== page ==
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Handling Unwanted Advice

Written by Elizabeth Pantley   
Thursday, 01 June 2006 00:00
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“Help! I’m getting so frustrated with the endless stream of advice I get from my mother-in-law and brother! No matter what I do, I’m doing it wrong. I love them both, but how do I get them to stop dispensing all this unwanted advice?”

Just as your baby is an important part of your life, he is also important to others. People who care about your baby are bonded to you and your child in a special way that invites their counsel. Knowing this may give you a reason to handle the interference gently, in a way that leaves everyone’s feelings intact.

Regardless of the advice, it is your baby, and in the end, you will raise your child the way that you think best. So it’s rarely worth creating a war over a well-meaning person’s comments. You can respond to unwanted advice in a variety of ways:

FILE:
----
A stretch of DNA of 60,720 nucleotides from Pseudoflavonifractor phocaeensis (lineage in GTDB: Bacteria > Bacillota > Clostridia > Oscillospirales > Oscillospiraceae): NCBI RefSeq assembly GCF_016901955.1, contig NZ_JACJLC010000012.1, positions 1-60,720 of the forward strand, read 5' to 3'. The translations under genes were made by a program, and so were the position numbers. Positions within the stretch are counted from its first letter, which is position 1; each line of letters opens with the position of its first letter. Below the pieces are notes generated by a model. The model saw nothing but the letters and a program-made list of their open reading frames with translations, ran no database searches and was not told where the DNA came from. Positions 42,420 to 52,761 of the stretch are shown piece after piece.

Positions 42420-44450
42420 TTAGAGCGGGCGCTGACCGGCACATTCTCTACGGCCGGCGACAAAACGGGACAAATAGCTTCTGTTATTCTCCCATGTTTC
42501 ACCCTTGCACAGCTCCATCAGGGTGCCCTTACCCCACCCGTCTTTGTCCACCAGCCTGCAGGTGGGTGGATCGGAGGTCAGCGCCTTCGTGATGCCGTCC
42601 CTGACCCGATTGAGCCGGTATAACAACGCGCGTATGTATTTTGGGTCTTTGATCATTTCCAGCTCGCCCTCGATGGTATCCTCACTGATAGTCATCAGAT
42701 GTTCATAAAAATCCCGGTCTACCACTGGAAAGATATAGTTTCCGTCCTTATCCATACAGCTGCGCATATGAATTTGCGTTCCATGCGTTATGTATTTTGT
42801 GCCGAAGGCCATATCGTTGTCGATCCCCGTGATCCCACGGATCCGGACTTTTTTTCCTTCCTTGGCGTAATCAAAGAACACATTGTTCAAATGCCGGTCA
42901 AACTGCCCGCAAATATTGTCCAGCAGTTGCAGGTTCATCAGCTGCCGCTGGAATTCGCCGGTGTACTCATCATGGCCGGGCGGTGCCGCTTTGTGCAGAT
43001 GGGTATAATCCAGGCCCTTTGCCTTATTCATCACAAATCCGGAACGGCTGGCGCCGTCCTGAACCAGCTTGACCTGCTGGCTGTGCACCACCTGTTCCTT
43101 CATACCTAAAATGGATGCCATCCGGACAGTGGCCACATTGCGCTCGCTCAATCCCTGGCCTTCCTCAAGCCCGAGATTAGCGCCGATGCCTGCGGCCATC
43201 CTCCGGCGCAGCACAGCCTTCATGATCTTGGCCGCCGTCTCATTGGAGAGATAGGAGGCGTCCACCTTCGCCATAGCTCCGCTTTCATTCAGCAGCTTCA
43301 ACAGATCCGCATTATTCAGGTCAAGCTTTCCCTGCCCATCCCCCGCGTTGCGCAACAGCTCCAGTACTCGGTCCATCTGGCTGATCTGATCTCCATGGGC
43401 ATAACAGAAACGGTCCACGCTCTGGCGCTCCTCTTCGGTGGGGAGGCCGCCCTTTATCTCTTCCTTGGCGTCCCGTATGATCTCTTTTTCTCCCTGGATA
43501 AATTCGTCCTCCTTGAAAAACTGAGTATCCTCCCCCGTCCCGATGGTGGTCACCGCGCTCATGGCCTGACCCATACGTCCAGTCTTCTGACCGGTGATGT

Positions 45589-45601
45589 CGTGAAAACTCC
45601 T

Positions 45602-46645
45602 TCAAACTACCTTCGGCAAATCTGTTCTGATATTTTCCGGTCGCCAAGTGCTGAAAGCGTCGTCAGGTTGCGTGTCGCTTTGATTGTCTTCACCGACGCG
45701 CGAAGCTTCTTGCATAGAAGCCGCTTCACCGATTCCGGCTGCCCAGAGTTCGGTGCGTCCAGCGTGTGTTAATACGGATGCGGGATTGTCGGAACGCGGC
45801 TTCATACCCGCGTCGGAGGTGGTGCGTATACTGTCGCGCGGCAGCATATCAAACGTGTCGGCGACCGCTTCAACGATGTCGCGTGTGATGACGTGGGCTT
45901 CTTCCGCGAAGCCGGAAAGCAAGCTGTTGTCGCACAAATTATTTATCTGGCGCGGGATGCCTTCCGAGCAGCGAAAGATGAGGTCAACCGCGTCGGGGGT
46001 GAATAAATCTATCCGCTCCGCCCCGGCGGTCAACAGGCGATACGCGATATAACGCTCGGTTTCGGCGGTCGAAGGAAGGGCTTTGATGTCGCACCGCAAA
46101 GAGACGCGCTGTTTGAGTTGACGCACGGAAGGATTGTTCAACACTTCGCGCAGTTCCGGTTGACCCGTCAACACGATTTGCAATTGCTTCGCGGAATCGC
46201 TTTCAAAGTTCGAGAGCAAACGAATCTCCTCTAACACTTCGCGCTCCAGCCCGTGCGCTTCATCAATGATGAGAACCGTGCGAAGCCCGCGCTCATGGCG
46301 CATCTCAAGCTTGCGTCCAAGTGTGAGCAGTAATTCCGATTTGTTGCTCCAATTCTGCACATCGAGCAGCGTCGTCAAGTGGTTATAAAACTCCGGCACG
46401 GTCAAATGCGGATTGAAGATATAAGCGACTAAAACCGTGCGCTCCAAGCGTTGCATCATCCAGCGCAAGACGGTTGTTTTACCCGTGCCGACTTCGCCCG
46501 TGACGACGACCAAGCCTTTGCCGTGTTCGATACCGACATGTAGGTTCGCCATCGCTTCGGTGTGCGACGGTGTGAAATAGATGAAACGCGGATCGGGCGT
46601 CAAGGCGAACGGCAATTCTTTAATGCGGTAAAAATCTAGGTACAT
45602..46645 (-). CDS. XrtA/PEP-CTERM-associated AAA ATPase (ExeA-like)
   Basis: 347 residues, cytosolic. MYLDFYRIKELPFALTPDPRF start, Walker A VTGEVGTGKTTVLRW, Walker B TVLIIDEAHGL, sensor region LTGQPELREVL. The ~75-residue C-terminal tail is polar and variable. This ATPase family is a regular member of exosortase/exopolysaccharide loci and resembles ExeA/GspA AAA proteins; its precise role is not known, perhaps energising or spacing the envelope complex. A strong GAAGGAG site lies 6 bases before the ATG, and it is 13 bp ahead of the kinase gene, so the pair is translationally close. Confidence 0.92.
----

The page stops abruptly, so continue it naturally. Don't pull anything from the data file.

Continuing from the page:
Handling Unwanted AdviceListen first

It’s natural to be defensive if you feel that someone is judging you; but chances are you are not being criticized; rather, the other person is sharing what they feel to be valuable insight. Try to listen—you may just learn something valuable.


Disregard

If you know that there is no convincing the other person to change her mind, simply smile, nod, and make a non-committal response, such as, “Interesting!” Then go about your own business...your way.


Agree

You might find one part of the advice that you agree with. If you can, provide wholehearted agreement on that topic.


Pick your battles

If your mother-in-law insists that Baby wear a hat on your walk to the park, go ahead and pop one on his head. This won’t have any long-term effects except that of placating her. However, don’t capitulate on issues that are important to you or the health or well-being of your child.